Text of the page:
I’m thinking about libraries today because of an excellent post from Elizabeth Spann Craig, who makes some very well-taken points about how useful libraries are for writers. And they are. They’re useful on so many other levels, too. They’re community gathering places, sources of a great deal of information, and for many people, a way to go online and connect with the digital world. Libraries figure in most of our lives and have been an essential part of our communities for a long, long time. So it’s no wonder we see lots of libraries in crime fiction, too.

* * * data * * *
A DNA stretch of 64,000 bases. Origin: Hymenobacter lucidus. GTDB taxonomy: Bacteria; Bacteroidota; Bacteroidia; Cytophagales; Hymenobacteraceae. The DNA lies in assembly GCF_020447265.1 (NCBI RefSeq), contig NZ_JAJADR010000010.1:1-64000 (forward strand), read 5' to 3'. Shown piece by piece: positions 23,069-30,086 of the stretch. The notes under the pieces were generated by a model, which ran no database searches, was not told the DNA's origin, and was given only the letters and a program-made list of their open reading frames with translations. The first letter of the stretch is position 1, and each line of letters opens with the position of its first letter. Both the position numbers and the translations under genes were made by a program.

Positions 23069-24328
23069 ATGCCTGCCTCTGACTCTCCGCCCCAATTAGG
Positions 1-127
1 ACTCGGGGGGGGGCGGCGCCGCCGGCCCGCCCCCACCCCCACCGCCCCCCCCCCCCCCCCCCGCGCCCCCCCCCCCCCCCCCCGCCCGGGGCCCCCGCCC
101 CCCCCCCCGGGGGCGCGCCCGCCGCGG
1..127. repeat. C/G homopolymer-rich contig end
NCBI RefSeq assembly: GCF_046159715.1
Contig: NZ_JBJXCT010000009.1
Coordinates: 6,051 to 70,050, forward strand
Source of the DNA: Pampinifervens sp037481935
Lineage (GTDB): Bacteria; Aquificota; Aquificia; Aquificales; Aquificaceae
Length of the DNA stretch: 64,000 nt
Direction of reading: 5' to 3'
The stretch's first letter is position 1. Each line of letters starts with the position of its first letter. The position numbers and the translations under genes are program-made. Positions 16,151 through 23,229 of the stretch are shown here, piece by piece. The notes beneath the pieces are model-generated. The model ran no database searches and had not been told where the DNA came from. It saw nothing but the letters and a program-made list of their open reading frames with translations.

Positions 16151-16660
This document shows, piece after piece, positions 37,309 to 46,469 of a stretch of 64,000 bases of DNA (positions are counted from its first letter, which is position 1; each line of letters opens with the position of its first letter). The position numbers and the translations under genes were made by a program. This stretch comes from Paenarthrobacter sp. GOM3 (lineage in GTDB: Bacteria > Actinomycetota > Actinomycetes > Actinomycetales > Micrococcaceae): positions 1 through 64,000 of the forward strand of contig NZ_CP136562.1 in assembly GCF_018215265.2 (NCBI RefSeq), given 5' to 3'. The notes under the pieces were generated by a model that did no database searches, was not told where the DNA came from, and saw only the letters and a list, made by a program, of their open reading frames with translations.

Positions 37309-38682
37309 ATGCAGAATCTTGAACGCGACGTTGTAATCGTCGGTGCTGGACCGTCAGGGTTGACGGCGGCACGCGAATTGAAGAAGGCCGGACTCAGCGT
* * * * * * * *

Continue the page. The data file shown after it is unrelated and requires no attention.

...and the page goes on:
A library plays an interesting role in Agatha Christie’s Evil Under the Sun. In that novel, Hercule Poirot is taking a holiday at the Jolly Roger Hotel on Leathercombe Bay. Also staying at the hotel is the Marshall family: Captain Kenneth Marshall, his wife Arlena and his sixteen-year-old daughter Linda. It’s not long before trouble starts among the Marshalls. Arlena Stuart Marshall is a beautiful and notorious actress who has taken up with Patrick Redfern, another guest at the hotel. As it is, Linda Marshall is not particularly fond of her stepmother and Arlena’s new relationship doesn’t help matters. One day, a book she finds in the small village lending library gives Linda an idea of what to do about it. Linda keeps her plan to herself at first. But then, Arlena is found strangled on a beach not far from the hotel. Poirot works with the local police to find out who the murderer is, and in the process, discovers Linda’s secret.